• Export the posts/pages [If this is more than 2MB, you’ll need to change php.ini to allow an import over 2MB in size – sudo pico /opt/bitnami/php/etc/php.ini]
  • Blogroll
  • Plugins – I used Filezilla to copy plugins from remote to my local hard drive and on to the new server.
  • Media – most of my media files are already hosted on S3 and CloudFront, so this was a noop.

Setting up Caching

Finally, set up W3 Total Cache to get the most performance out of your blog. I also like to set this up first, since it tends to conflict the most with other settings on the server. W3TC recommends APC opcode caching, install with:

apt-get install autoconf
apt-get install gcc
pecl install apc

You’ll also need to copy across the configuration W3TC offers from: /opt/bitnami/apps/wordpress/htdocs/wp-content/plugins/w3-total-cache/ini/apc.ini to /opt/bitnami/php/etc/php.ini

You should now be able to set APC opcode caching with W3TC.

And this is where my problems began…

Httpd Is Hungry, Consumes 100% of CPU

To my great dismay, my CPU utilization graph looked something like the below, and a quick look at top showed the culprit to be httpd.

Apache httpd cpu pegsThe website was constantly timing out when trying to access it. All the promise of EC2 and W3 Total Cache and it was worse than the VPS I’d come from.

I first tried to follow the advice here to Optimize Apache for WordPress. This made it much worse. Timeouts every few minutes became near constant. I’ll admit I had no idea what I was doing adjusting the various settings, and removing modules from Apache, but still…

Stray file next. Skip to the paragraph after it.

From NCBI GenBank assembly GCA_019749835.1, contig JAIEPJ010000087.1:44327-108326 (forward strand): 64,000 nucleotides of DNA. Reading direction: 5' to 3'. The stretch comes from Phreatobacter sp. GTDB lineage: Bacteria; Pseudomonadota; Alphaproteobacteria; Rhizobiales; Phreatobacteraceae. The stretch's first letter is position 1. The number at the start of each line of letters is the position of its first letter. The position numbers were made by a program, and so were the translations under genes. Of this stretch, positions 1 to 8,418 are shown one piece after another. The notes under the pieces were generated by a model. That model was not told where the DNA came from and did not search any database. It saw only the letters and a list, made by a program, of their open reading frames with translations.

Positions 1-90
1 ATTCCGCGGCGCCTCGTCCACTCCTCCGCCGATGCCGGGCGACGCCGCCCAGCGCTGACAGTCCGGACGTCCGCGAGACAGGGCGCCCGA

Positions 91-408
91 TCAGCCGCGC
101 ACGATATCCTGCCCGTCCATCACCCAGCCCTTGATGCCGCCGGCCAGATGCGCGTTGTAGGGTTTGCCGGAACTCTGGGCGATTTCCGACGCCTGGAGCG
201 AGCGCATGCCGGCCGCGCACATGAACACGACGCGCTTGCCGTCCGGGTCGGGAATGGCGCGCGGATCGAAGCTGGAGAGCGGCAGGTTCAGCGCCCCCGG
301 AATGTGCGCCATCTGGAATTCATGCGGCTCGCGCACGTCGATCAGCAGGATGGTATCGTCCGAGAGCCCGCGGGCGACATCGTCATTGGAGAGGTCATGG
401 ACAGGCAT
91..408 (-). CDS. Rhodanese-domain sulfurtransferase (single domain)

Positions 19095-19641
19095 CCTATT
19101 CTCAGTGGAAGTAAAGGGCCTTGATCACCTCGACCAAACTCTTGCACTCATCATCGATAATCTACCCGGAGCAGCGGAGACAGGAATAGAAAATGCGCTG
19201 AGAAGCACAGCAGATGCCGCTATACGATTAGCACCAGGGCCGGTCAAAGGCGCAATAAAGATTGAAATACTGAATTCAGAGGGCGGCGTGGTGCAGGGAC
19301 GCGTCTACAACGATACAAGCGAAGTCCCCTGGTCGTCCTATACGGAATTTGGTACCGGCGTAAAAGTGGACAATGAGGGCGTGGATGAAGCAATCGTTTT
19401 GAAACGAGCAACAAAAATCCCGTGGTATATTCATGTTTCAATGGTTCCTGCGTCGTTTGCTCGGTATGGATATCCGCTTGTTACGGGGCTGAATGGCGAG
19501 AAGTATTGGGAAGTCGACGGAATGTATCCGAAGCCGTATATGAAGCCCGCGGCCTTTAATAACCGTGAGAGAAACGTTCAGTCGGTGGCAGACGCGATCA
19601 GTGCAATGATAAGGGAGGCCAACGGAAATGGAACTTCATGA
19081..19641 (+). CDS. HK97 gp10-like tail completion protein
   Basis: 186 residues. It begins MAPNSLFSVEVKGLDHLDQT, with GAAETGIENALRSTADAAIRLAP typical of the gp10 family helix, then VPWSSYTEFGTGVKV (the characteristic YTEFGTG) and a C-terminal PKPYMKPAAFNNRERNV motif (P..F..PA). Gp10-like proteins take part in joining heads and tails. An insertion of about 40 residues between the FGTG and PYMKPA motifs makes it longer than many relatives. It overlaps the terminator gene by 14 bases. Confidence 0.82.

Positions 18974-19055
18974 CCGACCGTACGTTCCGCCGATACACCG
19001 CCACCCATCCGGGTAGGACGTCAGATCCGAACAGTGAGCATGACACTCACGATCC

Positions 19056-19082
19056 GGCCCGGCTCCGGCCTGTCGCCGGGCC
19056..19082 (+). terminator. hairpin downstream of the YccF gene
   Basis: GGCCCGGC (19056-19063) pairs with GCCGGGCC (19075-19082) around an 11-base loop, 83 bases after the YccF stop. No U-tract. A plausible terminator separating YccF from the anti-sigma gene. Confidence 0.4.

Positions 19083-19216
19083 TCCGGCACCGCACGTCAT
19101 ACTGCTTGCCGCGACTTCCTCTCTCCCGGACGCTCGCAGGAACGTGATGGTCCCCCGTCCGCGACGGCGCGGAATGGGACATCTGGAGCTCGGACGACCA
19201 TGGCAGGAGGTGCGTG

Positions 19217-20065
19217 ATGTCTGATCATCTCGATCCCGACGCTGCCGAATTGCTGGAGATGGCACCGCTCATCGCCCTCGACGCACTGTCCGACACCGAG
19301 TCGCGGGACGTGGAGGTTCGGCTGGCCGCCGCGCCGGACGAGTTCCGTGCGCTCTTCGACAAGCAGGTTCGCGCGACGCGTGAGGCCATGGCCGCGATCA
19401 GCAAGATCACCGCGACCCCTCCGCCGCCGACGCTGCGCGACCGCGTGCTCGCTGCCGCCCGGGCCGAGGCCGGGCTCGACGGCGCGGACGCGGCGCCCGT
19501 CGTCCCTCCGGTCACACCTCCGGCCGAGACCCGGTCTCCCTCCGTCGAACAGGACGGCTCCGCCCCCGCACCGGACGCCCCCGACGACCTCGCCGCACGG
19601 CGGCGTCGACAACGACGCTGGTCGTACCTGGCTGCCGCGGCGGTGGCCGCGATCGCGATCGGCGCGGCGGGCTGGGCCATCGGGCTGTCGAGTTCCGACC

I had some luck by disabling Pretty Link Pro, but it didn’t fix the problem, only made it slightly less severe. I tried optimizing the database tables (using WP-phpMyAdmin), but that had no effect. Finally I found some respite disabling minification in W3 Total Cache, and disabling object caching. I then reenabled Pretty Link Pro, and things have been okay since then.

I’m still perplexed as to why minification would cause such an issue, especially considering APC should cache this. For now I’m resigned to manually minifying and copying over to cloudfront.

For reference, the site in question gets about 5000 page views a day, and other plugins installed include: Digg Digg, Advanced Excerpt, Akismet, Facebook Comments for WordPress, FeedBurner FeedSmith, Global Translator PRO, Google XML Sitemaps, Platinum SEO Pack, Pretty Link Pro, W3 Total Cache, WP-Polls, WP Render Blogroll Links, WP-phpMyAdmin.

If anyone has a solution to the apache cpu issues I’d love to hear it!